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The five great Laurentian lakes are so immeasurably greater than any other lakes in the world that when you say, simply, The Great Lakes, you are universally understood to mean these and no others. Except for mountain shores with snow-crowned summits, such as enfold many a lake in the Alps and Rockies, they lack no element of grandeur. Their triumphal march takes them through hill and plain, wilderness and cities; while the charge of their hosts shakes the very earth at Niagara, and shows their might to all her peoples.

Lake Huron is the second wonder of the Lakes, and not a modern scenic wonder only; for the Great Spirit, the Manitou, has always taken up his abode upon the island called after him whenever he has come to earth. Georgian Bay is almost another Great Lake, and contains not thousands but tens of thousands of islands. Yet this mere size is nothing to the beauty of sky and pellucid water a still midsummer afternoon, when the Huronian blue of each seems to blend into a third and more ethereal element-light as the air, yet buoyant as the water-in which canoes seem, fairy-like, afloat between them.

The third wonder is Lake Superior, a clear, cool, blue immensity and sheer depth of waters like the sea. Its surface is six hundred feet above the Atlantic, but its bottom has soundings as much again below. Its north shore is a crescent of stern and wild Laurentians, as high as the Saguenay's, and hundreds of miles long. And, as the St Lawrence fronts the ocean with portals that can be plainly made out from the deck of a ship a whole degree away, so here, two thousand miles inland, it has another and an inner gateway to a farther west, in the huge lion-like mass of Thunder Cape, a second Gibraltar in size and strength and actual form.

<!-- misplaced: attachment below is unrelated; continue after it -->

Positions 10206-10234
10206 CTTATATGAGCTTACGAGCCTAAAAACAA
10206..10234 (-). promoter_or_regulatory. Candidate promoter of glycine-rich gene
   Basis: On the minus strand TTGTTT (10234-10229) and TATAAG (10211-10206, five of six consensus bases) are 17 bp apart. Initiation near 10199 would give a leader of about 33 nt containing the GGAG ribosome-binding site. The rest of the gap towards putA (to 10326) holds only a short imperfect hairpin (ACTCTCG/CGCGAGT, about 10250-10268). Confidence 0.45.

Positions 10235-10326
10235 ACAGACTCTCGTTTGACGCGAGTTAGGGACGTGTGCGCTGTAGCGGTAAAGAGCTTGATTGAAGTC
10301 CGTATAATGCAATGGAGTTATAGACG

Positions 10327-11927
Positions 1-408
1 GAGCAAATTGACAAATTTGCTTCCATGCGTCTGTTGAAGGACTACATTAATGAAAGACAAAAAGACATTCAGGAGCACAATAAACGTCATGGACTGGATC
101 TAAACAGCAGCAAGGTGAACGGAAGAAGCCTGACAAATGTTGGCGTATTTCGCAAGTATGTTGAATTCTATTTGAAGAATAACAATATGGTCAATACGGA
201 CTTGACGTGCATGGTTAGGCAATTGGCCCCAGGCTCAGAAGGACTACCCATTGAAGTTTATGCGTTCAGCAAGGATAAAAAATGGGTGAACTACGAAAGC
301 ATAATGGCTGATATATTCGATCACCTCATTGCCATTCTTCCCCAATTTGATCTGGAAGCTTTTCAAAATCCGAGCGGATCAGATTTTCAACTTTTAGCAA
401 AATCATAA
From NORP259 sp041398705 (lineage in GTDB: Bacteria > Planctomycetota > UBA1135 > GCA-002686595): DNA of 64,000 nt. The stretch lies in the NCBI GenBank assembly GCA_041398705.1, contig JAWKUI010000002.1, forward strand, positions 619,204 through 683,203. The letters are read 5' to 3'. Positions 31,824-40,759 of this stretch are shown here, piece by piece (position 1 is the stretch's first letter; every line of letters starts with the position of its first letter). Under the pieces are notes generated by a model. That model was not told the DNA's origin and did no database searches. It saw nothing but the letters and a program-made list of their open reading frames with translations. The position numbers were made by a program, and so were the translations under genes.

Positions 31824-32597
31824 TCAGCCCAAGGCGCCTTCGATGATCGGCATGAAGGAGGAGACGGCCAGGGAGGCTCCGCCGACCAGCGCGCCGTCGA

East and west, it is a far cry from the salt sea to the fresh. But, in the life of north and south, it is a farther still, even at the same time of year, from Belle Isle to Pelee in Ontario. In the height of the summer at Belle Isle, death-cold icebergs, hundreds of feet thick and acres in extent, are often to be seen; while at Pelee Island luxuriant vineyards are ripening for the wine-press in the latitude of Oporto, Naples and Constantinople. Yet from Belle Isle to Pelee Island is only half the way

between the Straits and the innermost headwaters of the St Lawrence.

But again, the essential unity of the great river is no less wonderful than the striking diversities of its seven parts. Winter lays the same tranquillising hand upon it everywhere, stilling it into the regenerative sleep from which it is awakened by the touch of spring. And everywhere, along the headwaters, lakes and river channels, and thence to the sea, along the south shore and its tributaries, over unnumbered leagues of waterway, and through every imaginable scene of woodland and meadow, plain, hill, valley, crag and mountain, the three open seasons bear sway sufficiently alike to find true voice in one and the same song of spring, another of summer, and yet another of the fall.

LAURENTIAN SPRING.
. . So another year has passed,
And to-day the gardener Sun
Wanders forth to lay his finger
On the blossoms, one by one;
Then will come the whitethroat's cry-
That far, lonely, silver strain,
Piercing, like a sweet desire,
The seclusion of the rain

And, though I be far away
When the early violets come